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108 of 114 people found the following review helpful
5.0 out of 5 stars A holistic view of the Constitution
Constitutional scholars are familiar with the quality and innovation of Amar's previous works and this brilliant new book will not disappoint. Of course, some will react negatively to the very title. By calling it a "biography," many scholars will immediately be hostile because it implies a "living" Constitution, which means "judicial activism." Amar uses biography...
Published on October 31, 2005 by R. Price

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45 of 55 people found the following review helpful
3.0 out of 5 stars For lawyers and scholars only
America's Constitution follows the US Constitution, from the soaring brilliance of the preamble, through article 7 and each of the amendments. Amar describes in depth the historical and political background of each section and explains what the drafters had intended, why it was written with the particular words and expressions that were used, and the intended and...
Published on August 27, 2006 by D. C. Palter


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108 of 114 people found the following review helpful
5.0 out of 5 stars A holistic view of the Constitution, October 31, 2005
By 
This review is from: America's Constitution: A Biography (Hardcover)
Constitutional scholars are familiar with the quality and innovation of Amar's previous works and this brilliant new book will not disappoint. Of course, some will react negatively to the very title. By calling it a "biography," many scholars will immediately be hostile because it implies a "living" Constitution, which means "judicial activism." Amar uses biography because the Constitution is a living entity, and his account looks at its "birth" in 1787 through its maturation (i.e. amendments) up to the present. The sheer immensity of this project is overwhelming. Amar examines the meaning of nearly every provision of the Constitution. He looks at the document from a holistic perspective, seeking to incorporate the best elements of legal, historical, and political science scholarship in order to achieve a full representation of its meaning. While the length of this work is impossible to summarize in this short review, some things should be noted as particularly original. Amar highlights the interesting fact that the original Constitution was ratified in a more democratic and popular way then is commonly supposed; most states removed the suffrage limitations and allowed near universal (white) male suffrage. Another point of interest is the emphasis of geostrategic security and the related issue of unilateral succession, which Amar argues was not constitutionally permissive. This is only the tip of the iceberg, and I highly recommend this book. Amar's writing style is engaging and capable of understanding even by the layperson who does not have an obsession with the Constitution. For those, like myself, who are constitutionally obsessed, Amar presents refreshing and innovative approaches to many constitutional provisions, some of which modern scholars tend to ignore.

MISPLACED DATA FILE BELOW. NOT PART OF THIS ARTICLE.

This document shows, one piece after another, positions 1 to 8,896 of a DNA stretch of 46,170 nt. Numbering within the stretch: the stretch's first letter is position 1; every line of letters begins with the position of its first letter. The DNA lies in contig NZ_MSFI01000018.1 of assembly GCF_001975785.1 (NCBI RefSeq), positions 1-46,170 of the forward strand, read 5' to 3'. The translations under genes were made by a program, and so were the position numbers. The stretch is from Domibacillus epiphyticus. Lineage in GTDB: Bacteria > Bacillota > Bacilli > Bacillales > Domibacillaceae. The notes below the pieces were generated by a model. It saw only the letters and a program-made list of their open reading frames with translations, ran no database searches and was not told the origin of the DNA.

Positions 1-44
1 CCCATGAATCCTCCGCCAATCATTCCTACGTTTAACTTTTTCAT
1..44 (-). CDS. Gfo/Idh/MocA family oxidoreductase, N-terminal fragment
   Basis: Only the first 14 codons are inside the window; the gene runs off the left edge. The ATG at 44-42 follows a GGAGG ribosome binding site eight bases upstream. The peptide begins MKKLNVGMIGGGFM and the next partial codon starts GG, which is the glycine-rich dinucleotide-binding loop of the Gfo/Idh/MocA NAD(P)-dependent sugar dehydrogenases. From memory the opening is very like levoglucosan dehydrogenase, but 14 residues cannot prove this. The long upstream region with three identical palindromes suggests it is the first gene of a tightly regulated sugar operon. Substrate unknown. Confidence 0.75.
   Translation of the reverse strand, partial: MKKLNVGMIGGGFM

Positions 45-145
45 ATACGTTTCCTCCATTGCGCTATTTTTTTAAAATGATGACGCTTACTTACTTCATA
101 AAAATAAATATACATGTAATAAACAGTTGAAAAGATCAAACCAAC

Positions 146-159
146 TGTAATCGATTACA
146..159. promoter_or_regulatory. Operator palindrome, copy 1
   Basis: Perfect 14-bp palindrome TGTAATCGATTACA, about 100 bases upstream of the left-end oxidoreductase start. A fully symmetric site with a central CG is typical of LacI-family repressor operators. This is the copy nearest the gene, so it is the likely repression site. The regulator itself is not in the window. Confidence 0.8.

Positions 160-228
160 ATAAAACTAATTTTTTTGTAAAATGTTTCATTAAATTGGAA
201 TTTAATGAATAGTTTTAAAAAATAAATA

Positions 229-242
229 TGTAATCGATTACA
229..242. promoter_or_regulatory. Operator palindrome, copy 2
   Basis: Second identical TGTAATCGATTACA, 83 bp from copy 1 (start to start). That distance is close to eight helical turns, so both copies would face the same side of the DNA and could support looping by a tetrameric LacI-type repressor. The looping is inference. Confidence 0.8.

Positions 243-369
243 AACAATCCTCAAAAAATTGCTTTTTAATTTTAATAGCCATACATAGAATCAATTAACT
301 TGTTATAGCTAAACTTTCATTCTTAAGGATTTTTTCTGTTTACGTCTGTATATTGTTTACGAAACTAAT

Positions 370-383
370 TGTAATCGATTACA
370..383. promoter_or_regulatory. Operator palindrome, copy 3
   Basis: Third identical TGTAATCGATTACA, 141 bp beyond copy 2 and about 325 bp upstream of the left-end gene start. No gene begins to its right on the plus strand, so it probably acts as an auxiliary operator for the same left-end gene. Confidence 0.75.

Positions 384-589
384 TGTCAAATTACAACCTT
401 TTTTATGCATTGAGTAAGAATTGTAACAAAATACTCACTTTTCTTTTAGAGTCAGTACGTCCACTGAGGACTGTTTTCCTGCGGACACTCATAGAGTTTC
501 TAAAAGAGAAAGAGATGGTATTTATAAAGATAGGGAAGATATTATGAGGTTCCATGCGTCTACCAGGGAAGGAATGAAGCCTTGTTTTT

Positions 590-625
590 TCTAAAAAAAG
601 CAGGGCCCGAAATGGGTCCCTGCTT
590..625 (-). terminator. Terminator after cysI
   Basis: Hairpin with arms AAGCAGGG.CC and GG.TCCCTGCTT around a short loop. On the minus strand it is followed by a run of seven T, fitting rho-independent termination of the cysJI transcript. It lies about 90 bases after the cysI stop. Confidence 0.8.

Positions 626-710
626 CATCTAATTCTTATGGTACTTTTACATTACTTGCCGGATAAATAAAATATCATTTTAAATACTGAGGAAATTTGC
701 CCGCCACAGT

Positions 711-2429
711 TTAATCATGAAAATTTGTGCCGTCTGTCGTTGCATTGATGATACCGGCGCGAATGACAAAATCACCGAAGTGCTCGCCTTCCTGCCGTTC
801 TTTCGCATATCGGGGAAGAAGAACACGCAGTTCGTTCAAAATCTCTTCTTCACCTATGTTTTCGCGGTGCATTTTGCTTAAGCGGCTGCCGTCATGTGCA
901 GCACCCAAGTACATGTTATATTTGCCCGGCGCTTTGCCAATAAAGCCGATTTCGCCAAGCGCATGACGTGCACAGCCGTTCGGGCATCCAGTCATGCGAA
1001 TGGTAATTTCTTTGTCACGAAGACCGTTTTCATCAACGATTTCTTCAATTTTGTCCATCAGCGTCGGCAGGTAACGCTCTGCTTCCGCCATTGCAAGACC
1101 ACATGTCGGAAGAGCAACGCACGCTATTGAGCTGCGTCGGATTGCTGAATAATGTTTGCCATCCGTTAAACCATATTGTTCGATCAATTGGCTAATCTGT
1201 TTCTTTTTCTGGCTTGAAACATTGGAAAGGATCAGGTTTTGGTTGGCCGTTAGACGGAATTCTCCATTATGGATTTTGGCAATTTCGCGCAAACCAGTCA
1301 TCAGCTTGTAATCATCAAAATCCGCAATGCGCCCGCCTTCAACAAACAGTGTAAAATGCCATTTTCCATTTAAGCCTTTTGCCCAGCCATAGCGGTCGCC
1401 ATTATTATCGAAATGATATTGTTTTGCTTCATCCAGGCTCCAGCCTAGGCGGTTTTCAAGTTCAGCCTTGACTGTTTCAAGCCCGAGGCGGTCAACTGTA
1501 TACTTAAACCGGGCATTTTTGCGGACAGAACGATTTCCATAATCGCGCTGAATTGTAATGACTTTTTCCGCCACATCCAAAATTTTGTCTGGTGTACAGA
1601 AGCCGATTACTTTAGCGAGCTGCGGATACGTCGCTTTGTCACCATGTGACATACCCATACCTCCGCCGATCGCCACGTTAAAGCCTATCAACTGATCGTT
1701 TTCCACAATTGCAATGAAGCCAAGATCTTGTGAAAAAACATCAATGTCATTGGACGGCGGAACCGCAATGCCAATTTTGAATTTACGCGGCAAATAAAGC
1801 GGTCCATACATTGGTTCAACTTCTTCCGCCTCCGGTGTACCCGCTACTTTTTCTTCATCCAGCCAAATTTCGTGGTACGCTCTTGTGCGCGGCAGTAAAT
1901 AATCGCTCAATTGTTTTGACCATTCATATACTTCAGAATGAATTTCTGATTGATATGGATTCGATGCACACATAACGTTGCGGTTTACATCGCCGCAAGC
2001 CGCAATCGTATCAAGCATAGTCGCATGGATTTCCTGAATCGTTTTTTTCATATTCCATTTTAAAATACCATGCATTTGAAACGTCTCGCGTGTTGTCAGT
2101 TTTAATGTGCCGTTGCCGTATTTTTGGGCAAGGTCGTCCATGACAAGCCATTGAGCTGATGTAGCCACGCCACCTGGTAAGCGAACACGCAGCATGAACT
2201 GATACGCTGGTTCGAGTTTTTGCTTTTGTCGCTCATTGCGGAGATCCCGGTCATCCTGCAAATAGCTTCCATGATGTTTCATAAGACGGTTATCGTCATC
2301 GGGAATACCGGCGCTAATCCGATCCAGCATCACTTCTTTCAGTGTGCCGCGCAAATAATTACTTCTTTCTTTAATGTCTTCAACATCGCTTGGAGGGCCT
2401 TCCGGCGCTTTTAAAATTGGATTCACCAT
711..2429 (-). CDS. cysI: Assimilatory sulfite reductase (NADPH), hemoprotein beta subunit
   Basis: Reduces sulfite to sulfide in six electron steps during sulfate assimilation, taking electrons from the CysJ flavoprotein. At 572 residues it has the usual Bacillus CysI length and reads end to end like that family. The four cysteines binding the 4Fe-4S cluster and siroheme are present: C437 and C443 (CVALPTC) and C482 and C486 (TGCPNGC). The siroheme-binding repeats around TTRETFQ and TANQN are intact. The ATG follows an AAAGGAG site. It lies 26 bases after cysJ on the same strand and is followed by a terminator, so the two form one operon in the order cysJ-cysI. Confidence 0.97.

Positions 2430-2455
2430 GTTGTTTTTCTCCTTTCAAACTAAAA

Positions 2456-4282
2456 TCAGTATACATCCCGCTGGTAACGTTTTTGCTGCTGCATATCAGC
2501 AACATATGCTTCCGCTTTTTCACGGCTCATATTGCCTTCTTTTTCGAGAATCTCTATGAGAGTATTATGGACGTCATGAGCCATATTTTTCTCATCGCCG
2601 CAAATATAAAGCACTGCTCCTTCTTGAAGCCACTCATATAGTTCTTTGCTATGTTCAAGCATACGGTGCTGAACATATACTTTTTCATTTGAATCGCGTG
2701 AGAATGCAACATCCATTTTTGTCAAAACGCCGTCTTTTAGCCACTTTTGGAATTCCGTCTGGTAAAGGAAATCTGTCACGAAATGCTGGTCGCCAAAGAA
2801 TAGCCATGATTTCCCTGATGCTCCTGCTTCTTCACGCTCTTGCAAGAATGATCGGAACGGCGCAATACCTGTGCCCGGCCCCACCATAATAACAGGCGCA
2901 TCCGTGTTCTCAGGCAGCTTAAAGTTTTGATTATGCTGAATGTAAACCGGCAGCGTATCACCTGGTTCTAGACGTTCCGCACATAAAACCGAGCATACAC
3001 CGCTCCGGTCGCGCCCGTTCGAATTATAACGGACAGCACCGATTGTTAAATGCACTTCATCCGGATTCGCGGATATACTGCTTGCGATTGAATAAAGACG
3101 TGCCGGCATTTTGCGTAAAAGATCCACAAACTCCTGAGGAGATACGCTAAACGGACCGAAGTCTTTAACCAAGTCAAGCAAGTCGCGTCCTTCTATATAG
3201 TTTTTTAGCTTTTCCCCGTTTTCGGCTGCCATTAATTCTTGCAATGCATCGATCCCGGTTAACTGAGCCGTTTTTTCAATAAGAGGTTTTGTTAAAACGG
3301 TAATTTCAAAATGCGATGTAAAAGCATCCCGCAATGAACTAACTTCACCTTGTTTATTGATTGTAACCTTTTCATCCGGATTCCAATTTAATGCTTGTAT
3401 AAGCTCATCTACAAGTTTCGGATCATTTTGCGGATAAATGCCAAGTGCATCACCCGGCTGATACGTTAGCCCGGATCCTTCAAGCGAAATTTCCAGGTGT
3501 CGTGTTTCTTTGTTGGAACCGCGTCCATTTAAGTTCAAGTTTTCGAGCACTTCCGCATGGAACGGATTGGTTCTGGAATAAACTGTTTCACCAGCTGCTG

I was pleased to see that Amar noted in his postscript certain limitations to his study that I became concerned of during my reading. First, the meaning he describes is his own opinion on the issue, and is often surprisingly tentative in its conclusion. This book is not constitutional gospel; it is intended to stir debate and critical disagreement, of which there are multiple assertions capable of attack; for example, I find his argument that "commerce" was understood to encompass interactions not limited to economics unconvincing. Second, and more important, is his admission that his account emphasizes the written constitution and largely ignores the unwritten (or, more properly, unenacted) portions of our constitution, such as judicial interpretation, foundational statutes, and norms and practices of our system. I sincerely hope that someone, perhaps even Amar, takes up his call for another book on this unwritten aspect of our constitutional tradition.
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35 of 38 people found the following review helpful
5.0 out of 5 stars great intro to the constitution, June 2, 2006
By 
Jon Bornholdt (Schweinfurt Germany) - See all my reviews
(REAL NAME)   
This review is from: America's Constitution: A Biography (Hardcover)